Red Hat today made generally available an update to Red Hat Enterprise Linux (RHEL) that adds full support for the Podman tool. Podman is used for managing containers and pods on Kubernetes clusters within continuous integration/continuous development (CI/CD) systems as well as other operating environments.
Designed for containers that comply with the Open Container Initiative (OCI) specification, Podman makes it possible for IT teams to manage the entire container ecosystem from a command-line interface (CLI) which is typically favored by DevOps teams.
At the same time, version 8.5 of RHEL adds default container image signature verification, which, in addition to verifying the integrity of container images at installation, also confirms that images are pulled from the Red Hat Container Registry and have not been tampered with since they were originally signed.
Red Hat is also making it possible to create container images faster using a rootless instance of the union mount file system implementation for Linux, dubbed OverlayFS, and tighter integration with cgroup2 for better overall resource utilization by isolating processes.
In addition, RHEL 8.5 adds tighter integration with Red Hat Insights, a cloud-based predictive analytics platform service that can discover vulnerability and compliance issues in addition to offering remediation advice.
Red Hat has also made it easier to manage Microsoft SQL Server databases, virtual private networks (VPNs) and Postfix mail servers. Red Hat is also now supporting the OpenJDK 17 and .NET Core 6 frameworks for building applications along with enhancements to its Image Builder tool that enable RHEL images to be deployed more easily on edge computing platforms.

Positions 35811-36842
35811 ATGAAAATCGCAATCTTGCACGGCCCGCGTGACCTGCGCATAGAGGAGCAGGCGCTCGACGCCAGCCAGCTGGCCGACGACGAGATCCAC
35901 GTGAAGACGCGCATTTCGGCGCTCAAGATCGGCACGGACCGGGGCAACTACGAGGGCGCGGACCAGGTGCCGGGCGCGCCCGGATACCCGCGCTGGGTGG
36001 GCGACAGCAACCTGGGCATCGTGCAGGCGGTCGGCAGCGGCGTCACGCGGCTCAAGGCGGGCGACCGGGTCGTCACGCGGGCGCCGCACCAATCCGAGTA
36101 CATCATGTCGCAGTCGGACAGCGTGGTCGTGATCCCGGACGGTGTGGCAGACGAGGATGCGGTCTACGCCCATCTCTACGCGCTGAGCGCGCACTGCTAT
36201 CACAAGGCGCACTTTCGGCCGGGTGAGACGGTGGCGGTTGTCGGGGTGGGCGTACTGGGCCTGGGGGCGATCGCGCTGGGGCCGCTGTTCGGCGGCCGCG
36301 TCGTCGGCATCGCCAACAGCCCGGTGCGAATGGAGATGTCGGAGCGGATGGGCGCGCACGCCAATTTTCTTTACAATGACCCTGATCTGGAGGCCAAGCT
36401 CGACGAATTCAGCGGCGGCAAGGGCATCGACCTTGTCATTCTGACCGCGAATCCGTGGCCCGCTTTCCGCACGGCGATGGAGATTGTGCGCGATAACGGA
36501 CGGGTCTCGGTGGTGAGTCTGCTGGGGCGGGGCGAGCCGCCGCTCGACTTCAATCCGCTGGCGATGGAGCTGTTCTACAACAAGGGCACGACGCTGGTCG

Finally, The Red Hat Enterprise Linux web console has been enhanced to make it possible to manage live kernel patching operations and manage overall performance.
Siddharth Nagar, a senior member of the RHEL product management team, says the line between what container management functions will be handled by platforms such as Kubernetes and which will be handled by operating systems is starting to blur. In many cases, IT teams are building applications using containers without using any orchestration platform, so integration with Podman provides an alternative approach for IT teams to manage the container environment, he notes.
In either case, as the number of containers deployed in IT environments continues to increase, Nagar says there will need to be increased reliance on automation at all levels of the IT stack to make up for the ongoing shortage of IT skills.
Ultimately, containers will force organizations to more widely embrace IT automation as IT environments become more dynamic. It’s not uncommon for containers to now only run for a few seconds. That pace of change makes it extremely difficult for IT teams to manage modern application environments, especially using largely monolithic processes that were originally designed to support legacy monolithic applications.
In the meantime, even the most advanced DevOps teams will need to revisit development and deployment processes as the percentage of cloud-native applications based on containers running in production environments continues to steadily increase.